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Star Trek: Deep Space Nine – Covenant (Review)

Covenant is a flawed and fascinating episode.

In its own way, although obviously a much less extreme manner than The Siege of AR-558, this is an episode that could only have been produced on Star Trek: Deep Space Nine. This is not simply down to matters of continuity, and how the episode ties into the mythology of the series. More specifically, it is an exploration of religious themes and ideas that is only really possible within the framework of this particular Star Trek spin-off. It is difficult to imagine Star Trek: The Next Generation or Star Trek: Voyager tackling the idea of religious cults so effectively.

Altaring his plans.

Part of this is down to a lingering suspicion that the other Star Trek shows subtly (or not so subtly) consider all religions to be cults. After all, shows like The Return of the Archons, The Apple, For the World is Hollow and I Have Touched the SkyJustice, Who Watches the Watchers? and Devil’s Due left little room for ambiguity. The other Star Trek series seem downright hostile to the idea of religious belief, even if episodes like The Cloud and Sacred Ground might suggest a more open-minded approach to spirituality.

Deep Space Nine has generally been more willing to engage with the idea of religious belief as something that is worthy of exploration and consideration, something that is for an individual to determine on their own terms. Some characters on Deep Space Nine are explicitly atheist, like Jadzia Dax or Odo. Some characters hold strong religious beliefs, like Kira or Nog. Some characters believe in spiritual traditions without ever seeming particularly devote, like Worf. Some characters even evolve over the course of the series, like Sisko.

Preach out and touch faith.

This willingness to accept multiple facets and forms of religious belief allows Deep Space Nine to construct a story like Covenant. In any other Star Trek series, Covenant would seem like a knee-jerk dismissal of religious faith and organised belief, the tale of how a group of Bajorans were swindled by a charismatic leader with tragic consequences. It would be read as a generic condemnation of religious belief, an endorsement of an atheistic worldview that has developed beyond the need for such superstition.

Instead, Covenant is something more interesting and nuanced than that. It is an episode about a particular kind of belief, about a particular sort of religion. It is an episode about the dangers of a very particular form of worship. It is an episode about the perils of religious cults, but one which understands the distinction between that and other forms of spirituality.

He hasn’t a prayer.

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Millennium – Beware of the Dog (Review)

This May and June, we’re taking a trip back in time to review the fifth season of The X-Files and the second season of Millennium.

Beware of the Dog opens with the shot of the same comet discussed at the start of The Beginning and the End, just in case viewers thought that The Beginning and the End was somehow a fluke or a deviation. The Beginning and the End was not a freak occurrence, it was not some random divergence from the rest of Millennium. It was very much a new beginning for the series, harking in a bold new direction utterly unlike that marked out by The Pilot. The second season of Millennium was a new breed of animal.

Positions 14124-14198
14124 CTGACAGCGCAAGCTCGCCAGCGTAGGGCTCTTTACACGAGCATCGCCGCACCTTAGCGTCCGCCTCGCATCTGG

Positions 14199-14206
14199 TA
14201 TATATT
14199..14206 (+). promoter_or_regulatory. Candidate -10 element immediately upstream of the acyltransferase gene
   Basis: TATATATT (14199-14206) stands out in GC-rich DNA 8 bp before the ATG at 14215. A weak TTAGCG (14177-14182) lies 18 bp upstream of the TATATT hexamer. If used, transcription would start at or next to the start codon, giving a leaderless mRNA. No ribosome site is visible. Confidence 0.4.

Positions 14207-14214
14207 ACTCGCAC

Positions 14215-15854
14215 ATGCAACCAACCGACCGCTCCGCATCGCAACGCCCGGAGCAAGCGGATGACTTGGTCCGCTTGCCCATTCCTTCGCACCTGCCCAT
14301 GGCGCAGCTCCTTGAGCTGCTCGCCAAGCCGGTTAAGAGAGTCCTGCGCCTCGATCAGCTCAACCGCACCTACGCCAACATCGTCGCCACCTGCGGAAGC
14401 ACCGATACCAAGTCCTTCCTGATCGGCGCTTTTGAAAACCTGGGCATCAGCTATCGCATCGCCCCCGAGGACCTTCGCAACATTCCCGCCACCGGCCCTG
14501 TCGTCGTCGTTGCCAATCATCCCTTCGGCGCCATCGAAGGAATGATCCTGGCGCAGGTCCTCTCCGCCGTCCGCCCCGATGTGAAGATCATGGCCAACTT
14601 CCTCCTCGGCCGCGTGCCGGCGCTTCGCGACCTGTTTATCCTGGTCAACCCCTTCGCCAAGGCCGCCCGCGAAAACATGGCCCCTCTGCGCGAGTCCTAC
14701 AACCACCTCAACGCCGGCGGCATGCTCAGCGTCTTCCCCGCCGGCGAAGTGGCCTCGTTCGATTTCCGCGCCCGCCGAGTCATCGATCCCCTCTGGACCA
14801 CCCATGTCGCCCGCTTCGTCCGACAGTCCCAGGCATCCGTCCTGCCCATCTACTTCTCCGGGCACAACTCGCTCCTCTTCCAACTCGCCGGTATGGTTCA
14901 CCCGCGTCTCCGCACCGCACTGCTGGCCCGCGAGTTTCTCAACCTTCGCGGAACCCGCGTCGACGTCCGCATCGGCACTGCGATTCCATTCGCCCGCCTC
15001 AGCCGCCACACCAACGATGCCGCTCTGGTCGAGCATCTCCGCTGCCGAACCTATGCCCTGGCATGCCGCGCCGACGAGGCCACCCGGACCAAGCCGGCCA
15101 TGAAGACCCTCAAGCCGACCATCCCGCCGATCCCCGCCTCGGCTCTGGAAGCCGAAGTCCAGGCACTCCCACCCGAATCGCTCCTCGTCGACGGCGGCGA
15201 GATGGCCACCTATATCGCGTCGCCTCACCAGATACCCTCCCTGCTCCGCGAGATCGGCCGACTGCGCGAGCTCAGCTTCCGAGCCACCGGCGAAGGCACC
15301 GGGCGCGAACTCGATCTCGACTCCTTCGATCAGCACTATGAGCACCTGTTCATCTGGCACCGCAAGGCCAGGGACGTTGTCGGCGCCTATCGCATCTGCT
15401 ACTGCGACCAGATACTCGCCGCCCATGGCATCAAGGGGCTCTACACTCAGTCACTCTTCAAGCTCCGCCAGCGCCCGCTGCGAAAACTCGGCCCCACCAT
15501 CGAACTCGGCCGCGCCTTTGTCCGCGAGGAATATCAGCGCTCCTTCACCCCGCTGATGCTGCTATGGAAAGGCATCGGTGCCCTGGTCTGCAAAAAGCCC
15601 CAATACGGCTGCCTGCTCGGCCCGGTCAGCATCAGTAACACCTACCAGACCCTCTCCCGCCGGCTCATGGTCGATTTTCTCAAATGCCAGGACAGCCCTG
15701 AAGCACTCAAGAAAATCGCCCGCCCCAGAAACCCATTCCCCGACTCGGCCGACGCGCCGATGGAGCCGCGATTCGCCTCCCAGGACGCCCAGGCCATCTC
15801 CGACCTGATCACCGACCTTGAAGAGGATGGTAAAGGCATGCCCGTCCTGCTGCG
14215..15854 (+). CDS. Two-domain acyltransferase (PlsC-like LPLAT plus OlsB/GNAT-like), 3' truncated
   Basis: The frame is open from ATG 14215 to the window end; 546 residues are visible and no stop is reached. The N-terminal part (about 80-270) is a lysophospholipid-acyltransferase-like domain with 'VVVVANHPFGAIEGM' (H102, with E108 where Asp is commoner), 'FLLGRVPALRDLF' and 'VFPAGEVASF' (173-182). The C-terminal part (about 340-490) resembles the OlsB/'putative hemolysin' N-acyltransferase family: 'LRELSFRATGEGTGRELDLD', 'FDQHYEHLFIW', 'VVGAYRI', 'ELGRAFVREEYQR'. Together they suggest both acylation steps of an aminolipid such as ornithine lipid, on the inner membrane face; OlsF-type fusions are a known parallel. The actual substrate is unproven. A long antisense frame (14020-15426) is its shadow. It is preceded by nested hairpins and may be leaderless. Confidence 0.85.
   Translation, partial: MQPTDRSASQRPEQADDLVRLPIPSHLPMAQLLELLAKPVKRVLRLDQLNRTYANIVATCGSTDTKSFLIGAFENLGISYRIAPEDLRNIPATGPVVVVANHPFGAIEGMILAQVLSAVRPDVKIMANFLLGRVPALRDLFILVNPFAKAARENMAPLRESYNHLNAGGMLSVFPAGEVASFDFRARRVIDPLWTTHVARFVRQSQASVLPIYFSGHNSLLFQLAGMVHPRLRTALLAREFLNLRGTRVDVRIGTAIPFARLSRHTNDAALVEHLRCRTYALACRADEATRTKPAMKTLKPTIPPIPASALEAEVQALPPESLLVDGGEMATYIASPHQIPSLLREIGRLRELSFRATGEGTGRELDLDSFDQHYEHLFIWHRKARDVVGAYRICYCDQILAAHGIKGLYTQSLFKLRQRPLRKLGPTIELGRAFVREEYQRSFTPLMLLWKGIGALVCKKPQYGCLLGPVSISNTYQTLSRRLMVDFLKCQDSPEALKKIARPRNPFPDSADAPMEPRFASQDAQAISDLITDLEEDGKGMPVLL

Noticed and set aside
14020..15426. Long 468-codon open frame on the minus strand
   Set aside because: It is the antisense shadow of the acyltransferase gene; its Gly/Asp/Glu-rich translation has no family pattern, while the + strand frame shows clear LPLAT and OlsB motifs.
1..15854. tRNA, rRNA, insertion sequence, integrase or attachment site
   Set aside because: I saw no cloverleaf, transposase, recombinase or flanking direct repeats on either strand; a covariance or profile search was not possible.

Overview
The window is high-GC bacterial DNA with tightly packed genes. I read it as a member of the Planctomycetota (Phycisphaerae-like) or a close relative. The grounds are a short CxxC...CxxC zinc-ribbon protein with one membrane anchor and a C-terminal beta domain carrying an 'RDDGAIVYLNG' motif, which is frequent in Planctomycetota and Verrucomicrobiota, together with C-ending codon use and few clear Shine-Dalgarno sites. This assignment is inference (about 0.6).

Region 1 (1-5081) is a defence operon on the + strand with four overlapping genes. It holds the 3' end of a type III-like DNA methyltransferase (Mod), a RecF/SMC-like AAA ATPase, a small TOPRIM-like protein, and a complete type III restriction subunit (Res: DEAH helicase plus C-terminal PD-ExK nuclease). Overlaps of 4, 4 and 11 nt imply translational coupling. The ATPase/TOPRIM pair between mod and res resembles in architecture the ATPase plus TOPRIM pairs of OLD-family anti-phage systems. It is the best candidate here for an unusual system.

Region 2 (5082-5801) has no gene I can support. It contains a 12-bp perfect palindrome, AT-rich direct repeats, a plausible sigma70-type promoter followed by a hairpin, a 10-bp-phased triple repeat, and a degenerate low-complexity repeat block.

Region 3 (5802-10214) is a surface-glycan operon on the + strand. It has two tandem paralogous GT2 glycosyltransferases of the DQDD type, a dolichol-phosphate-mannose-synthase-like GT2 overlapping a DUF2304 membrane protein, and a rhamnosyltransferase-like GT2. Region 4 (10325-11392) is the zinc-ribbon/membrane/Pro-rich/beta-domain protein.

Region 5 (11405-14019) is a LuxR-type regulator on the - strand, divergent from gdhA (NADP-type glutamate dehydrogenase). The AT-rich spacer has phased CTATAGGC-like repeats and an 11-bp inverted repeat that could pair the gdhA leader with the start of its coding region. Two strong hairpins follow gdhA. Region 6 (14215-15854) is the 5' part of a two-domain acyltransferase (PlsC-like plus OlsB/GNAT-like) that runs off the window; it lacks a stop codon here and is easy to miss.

And so a lot of Beware of the Dog is devoted to reinforcing this new direction – convincing the viewers at home that Millennium had reinvented itself from the ground up. Part of what is interesting about Beware of the Dog is the way that the basic structure and beats of the episode hark back to the formula and themes of the first season, but in a way that makes it quite clear that things have changed. Beware of the Dog embraces the pulpy absurdity of a show about millennial fears and anxieties, about the nature of good and evil in the world.

Call of the wild...

Call of the wild…

Beware of the Dog is a very weird piece of television. It is resoundingly and unapologetically odd. It is nowhere near as quirky and eccentric as the second season would become in episodes like The Curse of Frank Black or Jose Chung’s “Doomsday Defense” or The Time is Now, but decidedly more surreal than the first season had allowed itself to be – even in episodes like Force Majeure or Powers, Principalities, Thrones and Dominions. This is an episode which takes the first season’s “serial killer of the week” format, and substitutes in packs of wild dog.

The result is a piece of television that is quite difficult to classify and quantify, but which feels fresh and exciting. As with The Beginning and the End, there is a playfulness and fun to Beware the Dog that was sorely lacking from extended stretches of the first season. Indeed, it seemed unlikely during the first season that Millennium would ever be classed as “playful” or “fun.” That sense of energy and vibrance imbues the second season with life, helping to carry the show across some admittedly rough episodes later in the year.

Circle of trust...

Circle of trust…

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The X-Files – The Field Where I Died (Review)

This February and March, we’re taking a trip back in time to review the fourth season of The X-Files and the first season of Millennium.

Morgan and Wong’s four scripts for the fourth season of The X-Files are utterly unlike any other stories in the show’s nine-season run. Experimental, bold, confrontational; these four stories stretch and pull at The X-Files, as if eager to see just how far the hit show will bend.